Being put on Furlough has meant less money coming in, but has given me plenty of spare time - time that I've been filling by sweating, a lot.
January was a good month for my health, I didn't drink any alcohol and steadily worked back into doing some exercise each day. It wasn't much to start, but I was in no shape to push it too hard back then. Then the New Years resolution period ended, and I found the pub next door too tempting too often, and quickly slipped back into too many weekday beers.
At the beginning of March I found a workout partner, someone who has turned up each and every day since (bar 2/3 days rest) to share their routines and help keep me motivated. Most of the routines I have already shared, and this post is more about my recent reward for staying motivated, and to hopefully encourage me remain so.
A few weeks ago, my workout partner showed me her new fitness watch. I've not worn a watch for 20 odd years, since the last one was lost in a biking accident in Thailand, but that one only told the time. Her new watch tracked activities, heart-rate, PAI, and sleep, and I caved in and bought one myself. It is a Amazfit GTR, not top of the range or anything but can be made to look pretty, and is pretty comfy on the wrist.
My current, slightly camp looking watch face
There are a bunch of faces to choose from, but I'm currently enjoying the neon. Time for some numbers and graphs :)
The watch has specific activities that you can select, as well as a 'freestyle' option which I have been using for everything not listed, like HIIT and Yoga. Heart-rate is measured constantly, and the time in a beats per minute range is grouped into Relaxed, Light, Intensive, Aerobic, Anaerobic, and VO2 max.
I'm not entirely convinced about VO2 max as I think think this measurement requires knowledge of oxygen burned while going flat out, but it is pleasing to see I am hitting this top range during some workouts.
The two images below are the results of 20 minutes on the Elliptical trainer. I don't work to a pre-programmed routine, and generally try to pick up the pace as time goes on.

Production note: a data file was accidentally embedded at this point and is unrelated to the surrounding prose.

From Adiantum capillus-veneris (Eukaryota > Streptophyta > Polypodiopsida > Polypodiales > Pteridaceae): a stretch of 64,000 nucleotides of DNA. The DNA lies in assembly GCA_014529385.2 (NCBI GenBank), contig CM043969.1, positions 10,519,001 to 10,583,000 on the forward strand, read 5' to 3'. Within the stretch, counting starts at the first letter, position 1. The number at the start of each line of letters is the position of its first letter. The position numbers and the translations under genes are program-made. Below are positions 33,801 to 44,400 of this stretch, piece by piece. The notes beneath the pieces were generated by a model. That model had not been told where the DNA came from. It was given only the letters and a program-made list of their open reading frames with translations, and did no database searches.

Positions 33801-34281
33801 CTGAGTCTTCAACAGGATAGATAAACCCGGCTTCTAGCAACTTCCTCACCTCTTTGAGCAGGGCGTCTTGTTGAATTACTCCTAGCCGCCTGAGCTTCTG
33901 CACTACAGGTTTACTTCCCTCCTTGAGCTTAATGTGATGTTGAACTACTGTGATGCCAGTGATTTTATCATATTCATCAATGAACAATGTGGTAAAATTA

188 peak, a little more than what is recommended when going flat out.
The next images are the output from a 90 minute Yoga workout. The first 45 mins are the main part of the routine, then 20 minutes or so of balance postures, and then a bunch of stretching to finish.
As you can see, the routine doesn't really get the heart pumping (apart from the spike when doing 'Wheel'). I do think though that this workout, which I'm now doing twice a week, is a key part of training, even though it doesn't score too well on what the watch can track.
I'm likely boring everyone to tears so this will be the last readout from a workout today - 30 odd minutes on the treadmill.
The middle section of the workout looks a lot like the Elliptical data above, which I like. I used to run quite a lot, but have found my joints don't like it so much these days, and so it's good to see that the heart can be given a good workout on a non-impact machine.
Life of PAI
One metric counted each day is your PAI or Personal Activity Intelligence.
PAI's algorithm is based on data collected from the HUNT study, which took place over a 25-year period involving 45,000 participants. It was conducted by the Faculty of Medicine at the Norwegian University of Science and Technology and developed by Professor Ulrik Wisløff, one of the world’s leading scientists in Exercise in Medicine source
Basically, you earn PAI for getting your heart moving, the faster it beats for a given period, the more you earn. As the name alludes, the PAI you earn are personalised to your age, sex, fitness level, and so some people will need to work harder to collect a score.
The idea is that you should be maintaining over 100 PAI constantly, with the score accumulated over the past 7 days.
Jogging, Eliptical, or the HIIT training 3/4 times a week will be enough for me to maintain 100+. The ab workout and 90 minutes of Yoga has earned me 0 PAI so far!
Sleeping 'better than most'
This was a big surprise to me as I thought that my sleep quality was pretty poor. To be fair it has gotten better in recent months, and so perhaps the exercise has helped.
Pretty smart that they know the colour of your pee?
I was on the sofa, void!
I generally have around 6/7 hours sleep and that seems to be more than what most people using the watch/app are getting. I'm also told that the amount of time I spend in deep sleep is more in comparison to others. Going to bed a bit earlier might help further, as well as drinking less in the evening so I don't need a middle of the night pee.
I like my watch!
I was worried it wouldn't be comfortable or I'd smash it into something on the first day, but so far so good.
The last three months have been hard work, but I feel good and friends have noticed a change. I hope that my workout buddy and the watch will keep me motivated, and if not, I'll just resort to dreaming about beers in the sun, this year I hope!